I'm not taking this personally, and I've been treated with respect throughout the process. My job, Librarian in the Rowland Institute at Harvard, is ending. The library is closing, and I do not know whether Rowland will keep the books and journals, but for new information sources the scientists will be on their own (maugre the fact that they have access to possibly the richest electronic collections in the world.)
I have no argument with the decision, given the Institute's financial constraints, while I am mindful of a conversation with friend where I was complaining about work. "Is your name on the sign outside?" he asked. "No." I replied. "Then you have no say," he told me.
I've been at Rowland for just under twelve years, my first professional job following library school. It's a one of a kind institution, conceived as a scientific "Noah's ark" by Edwin H Land after he left Polaroid. At that time, the scientists had free reign to do basic research and try experiments that might not have been funded or possible elsewhere. After the merger with Harvard in 2002, the focus shifted, and the Junior Fellows program was created, giving newly-minted PhDs five years to set up a lab and run experiments with full institute support.
When I got to Rowland, I knew something about science libraries and database searching, but I really didn't know beans about science. At my college, there was "Middle Path, " and on the left side were the humanities departments and on the right side the sciences. With few exceptions, I stayed on the left side. Marshall Frady quotes a story told by Jesse Jackson, that when Jesse was young he got bad grades in French, and his mother admonished him to learn French. When Jesse travelled to Africa, to his dismay, most of the people he met with were speaking French. It was sort of like that for me my first days at Rowland.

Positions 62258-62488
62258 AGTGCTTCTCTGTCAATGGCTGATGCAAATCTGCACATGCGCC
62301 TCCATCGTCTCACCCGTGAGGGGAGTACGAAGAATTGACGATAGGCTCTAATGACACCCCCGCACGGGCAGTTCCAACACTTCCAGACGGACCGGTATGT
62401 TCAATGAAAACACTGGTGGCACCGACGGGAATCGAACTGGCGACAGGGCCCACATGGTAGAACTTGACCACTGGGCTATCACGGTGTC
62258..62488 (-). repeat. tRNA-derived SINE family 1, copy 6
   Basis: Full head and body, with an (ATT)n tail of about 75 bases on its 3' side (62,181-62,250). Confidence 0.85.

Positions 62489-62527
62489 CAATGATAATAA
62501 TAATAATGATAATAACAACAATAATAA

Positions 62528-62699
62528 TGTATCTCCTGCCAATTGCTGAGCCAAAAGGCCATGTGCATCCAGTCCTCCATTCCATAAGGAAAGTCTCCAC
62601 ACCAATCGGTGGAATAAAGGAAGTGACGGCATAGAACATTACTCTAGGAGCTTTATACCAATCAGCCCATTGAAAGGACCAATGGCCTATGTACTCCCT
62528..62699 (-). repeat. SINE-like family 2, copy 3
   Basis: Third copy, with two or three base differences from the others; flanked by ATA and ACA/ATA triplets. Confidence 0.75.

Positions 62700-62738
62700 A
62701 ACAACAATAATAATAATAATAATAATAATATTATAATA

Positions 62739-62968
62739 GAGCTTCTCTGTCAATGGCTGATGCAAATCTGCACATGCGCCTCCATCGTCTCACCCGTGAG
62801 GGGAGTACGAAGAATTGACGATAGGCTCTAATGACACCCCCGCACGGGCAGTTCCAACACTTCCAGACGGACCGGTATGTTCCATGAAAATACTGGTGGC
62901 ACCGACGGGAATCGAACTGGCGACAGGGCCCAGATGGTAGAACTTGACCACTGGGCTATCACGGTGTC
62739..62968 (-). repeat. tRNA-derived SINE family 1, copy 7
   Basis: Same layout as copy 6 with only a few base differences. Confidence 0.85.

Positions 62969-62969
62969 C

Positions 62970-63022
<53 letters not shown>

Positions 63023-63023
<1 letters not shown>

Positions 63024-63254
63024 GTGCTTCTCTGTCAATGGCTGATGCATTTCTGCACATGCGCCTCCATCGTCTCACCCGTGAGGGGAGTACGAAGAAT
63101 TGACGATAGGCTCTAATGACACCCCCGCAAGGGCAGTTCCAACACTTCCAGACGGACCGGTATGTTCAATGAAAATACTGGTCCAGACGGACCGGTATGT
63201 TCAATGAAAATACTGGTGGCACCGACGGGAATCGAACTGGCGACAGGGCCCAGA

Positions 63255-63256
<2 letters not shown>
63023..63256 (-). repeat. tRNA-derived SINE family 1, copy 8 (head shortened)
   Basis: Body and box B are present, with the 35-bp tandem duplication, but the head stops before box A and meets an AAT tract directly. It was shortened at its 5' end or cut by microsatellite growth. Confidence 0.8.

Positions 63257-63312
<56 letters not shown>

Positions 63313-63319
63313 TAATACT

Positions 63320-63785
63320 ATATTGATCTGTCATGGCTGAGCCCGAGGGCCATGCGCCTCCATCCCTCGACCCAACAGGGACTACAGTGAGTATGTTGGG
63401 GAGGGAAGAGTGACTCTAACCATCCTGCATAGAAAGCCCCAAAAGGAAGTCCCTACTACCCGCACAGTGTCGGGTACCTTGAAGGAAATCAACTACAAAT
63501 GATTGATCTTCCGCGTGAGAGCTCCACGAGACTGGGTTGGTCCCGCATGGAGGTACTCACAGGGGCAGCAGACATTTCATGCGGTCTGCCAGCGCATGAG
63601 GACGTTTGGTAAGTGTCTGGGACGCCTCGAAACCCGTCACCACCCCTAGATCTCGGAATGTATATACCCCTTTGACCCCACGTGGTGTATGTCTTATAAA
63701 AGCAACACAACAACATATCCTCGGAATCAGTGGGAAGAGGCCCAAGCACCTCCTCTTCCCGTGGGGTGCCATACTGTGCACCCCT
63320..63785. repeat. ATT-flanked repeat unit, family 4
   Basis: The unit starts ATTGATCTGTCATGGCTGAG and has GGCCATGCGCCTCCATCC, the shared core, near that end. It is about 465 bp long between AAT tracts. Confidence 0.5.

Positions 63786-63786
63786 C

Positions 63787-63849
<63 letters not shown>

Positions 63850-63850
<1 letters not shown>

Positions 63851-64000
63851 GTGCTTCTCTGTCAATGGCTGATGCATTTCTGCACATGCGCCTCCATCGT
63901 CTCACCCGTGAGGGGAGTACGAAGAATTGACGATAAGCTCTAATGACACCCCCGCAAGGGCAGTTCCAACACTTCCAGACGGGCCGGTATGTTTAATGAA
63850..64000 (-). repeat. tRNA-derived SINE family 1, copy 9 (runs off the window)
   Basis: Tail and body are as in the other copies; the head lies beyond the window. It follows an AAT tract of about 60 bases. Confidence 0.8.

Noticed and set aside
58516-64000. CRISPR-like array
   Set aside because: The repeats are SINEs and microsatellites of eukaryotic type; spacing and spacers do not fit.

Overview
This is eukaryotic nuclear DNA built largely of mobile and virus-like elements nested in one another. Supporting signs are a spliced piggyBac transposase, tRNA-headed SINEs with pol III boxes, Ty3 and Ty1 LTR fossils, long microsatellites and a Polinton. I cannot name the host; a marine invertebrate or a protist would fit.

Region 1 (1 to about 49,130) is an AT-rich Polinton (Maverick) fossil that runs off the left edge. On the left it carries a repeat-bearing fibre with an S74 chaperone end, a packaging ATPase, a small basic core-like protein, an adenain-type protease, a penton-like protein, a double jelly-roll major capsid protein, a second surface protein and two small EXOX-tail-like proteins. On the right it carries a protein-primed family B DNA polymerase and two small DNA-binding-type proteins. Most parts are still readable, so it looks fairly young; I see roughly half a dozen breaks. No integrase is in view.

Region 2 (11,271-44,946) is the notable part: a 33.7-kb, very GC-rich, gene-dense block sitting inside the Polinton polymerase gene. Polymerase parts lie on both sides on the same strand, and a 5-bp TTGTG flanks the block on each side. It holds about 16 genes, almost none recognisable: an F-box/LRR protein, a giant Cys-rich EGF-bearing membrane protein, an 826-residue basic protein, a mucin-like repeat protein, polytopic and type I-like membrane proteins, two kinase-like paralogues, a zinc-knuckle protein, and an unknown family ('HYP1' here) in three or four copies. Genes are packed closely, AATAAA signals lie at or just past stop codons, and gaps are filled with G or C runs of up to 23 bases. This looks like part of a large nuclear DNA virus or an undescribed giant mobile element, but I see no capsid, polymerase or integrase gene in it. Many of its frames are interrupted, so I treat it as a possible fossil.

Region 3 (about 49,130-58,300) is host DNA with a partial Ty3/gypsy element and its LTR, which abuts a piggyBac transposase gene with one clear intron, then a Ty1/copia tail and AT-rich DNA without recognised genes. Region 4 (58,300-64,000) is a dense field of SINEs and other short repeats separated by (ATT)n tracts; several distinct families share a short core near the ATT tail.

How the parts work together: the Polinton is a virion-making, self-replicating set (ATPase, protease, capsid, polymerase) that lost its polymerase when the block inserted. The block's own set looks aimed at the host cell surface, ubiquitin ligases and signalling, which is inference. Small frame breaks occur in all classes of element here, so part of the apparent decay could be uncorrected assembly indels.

But direct contact with the scientists, in the library, at lunch, in the halls of the building, gradually educated me. I learned about their experiments, what they published, what they read, and began to deliver a constant stream of related information to them that I discovered through browsing journals, new sites, email alerts, catalogs and eventually rss feeds and social networks.
I was able to buy whatever books or journals the scientists wanted, and organize database and electronic journal access for the Institute. When we merged with Harvard, the scientists now had access to Harvard Libraries' volumnious resources, and the library budget and subscriptions decreased. Having access to so much information made my job easier, but I received fewer requests and fewer people came to the library.
I'm not a developer or an engineer, but rather a consumer of technology. When blogs and social networks became commonplace, I adopted these tools first as information sources and second as a way of marketing the library and making connections with like-(or even different-)minded people for potentially mutual benefit.
My friend Bill Mayer, librarian of American University, visited me in September, and said "you could do great things with this space." In many ways, I missed opportunities and didn't take full advantage of the freedoms and resources at Rowland. However, I was focused on my patrons, any bit of information that might help them, and I didn't wait for them to come to me. What I've done at Rowland, getting an intimate and detailed knowledge of my patrons' work, can be replicated throughout Harvard and anywhere else, I know.
So what lies ahead? A period of uncertainty (life is uncertain), an opportunity to figure out what I want to do next, and, I've been told, some work for me at the Harvard College Library. No guarantees, but a chance.
I'm a lucky man. What a beautiful building and what great people I've worked with, and the science, especially by the fellows, has been nothing short of extraordinary. Nothing like it in the world, that I know of.
Life on life's terms.